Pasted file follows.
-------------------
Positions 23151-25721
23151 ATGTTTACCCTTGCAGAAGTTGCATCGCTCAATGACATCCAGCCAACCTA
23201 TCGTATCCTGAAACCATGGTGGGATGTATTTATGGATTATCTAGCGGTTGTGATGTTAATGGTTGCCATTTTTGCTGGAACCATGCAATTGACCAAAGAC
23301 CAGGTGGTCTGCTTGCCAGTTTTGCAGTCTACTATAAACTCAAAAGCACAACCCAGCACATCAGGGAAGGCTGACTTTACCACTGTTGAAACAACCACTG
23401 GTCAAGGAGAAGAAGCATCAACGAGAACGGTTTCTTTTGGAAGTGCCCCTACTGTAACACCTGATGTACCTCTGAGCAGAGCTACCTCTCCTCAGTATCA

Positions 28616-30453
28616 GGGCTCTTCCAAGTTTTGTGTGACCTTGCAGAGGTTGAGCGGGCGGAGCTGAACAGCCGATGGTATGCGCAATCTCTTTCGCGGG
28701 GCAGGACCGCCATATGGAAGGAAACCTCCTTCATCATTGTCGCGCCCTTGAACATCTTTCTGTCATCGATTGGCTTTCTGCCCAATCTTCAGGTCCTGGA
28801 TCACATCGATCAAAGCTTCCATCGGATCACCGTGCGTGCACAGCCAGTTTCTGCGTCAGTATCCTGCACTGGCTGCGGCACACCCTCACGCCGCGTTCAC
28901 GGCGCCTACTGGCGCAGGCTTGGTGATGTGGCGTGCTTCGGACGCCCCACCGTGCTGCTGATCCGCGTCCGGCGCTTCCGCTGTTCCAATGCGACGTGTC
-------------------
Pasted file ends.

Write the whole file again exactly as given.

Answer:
Positions 23151-25721
23151 ATGTTTACCCTTGCAGAAGTTGCATCGCTCAATGACATCCAGCCAACCTA
23201 TCGTATCCTGAAACCATGGTGGGATGTATTTATGGATTATCTAGCGGTTGTGATGTTAATGGTTGCCATTTTTGCTGGAACCATGCAATTGACCAAAGAC
23301 CAGGTGGTCTGCTTGCCAGTTTTGCAGTCTACTATAAACTCAAAAGCACAACCCAGCACATCAGGGAAGGCTGACTTTACCACTGTTGAAACAACCACTG
23401 GTCAAGGAGAAGAAGCATCAACGAGAACGGTTTCTTTTGGAAGTGCCCCTACTGTAACACCTGATGTACCTCTGAGCAGAGCTACCTCTCCTCAGTATCA

Positions 28616-30453
28616 GGGCTCTTCCAAGTTTTGTGTGACCTTGCAGAGGTTGAGCGGGCGGAGCTGAACAGCCGATGGTATGCGCAATCTCTTTCGCGGG
28701 GCAGGACCGCCATATGGAAGGAAACCTCCTTCATCATTGTCGCGCCCTTGAACATCTTTCTGTCATCGATTGGCTTTCTGCCCAATCTTCAGGTCCTGGA
28801 TCACATCGATCAAAGCTTCCATCGGATCACCGTGCGTGCACAGCCAGTTTCTGCGTCAGTATCCTGCACTGGCTGCGGCACACCCTCACGCCGCGTTCAC
28901 GGCGCCTACTGGCGCAGGCTTGGTGATGTGGCGTGCTTCGGACGCCCCACCGTGCTGCTGATCCGCGTCCGGCGCTTCCGCTGTTCCAATGCGACGTGTC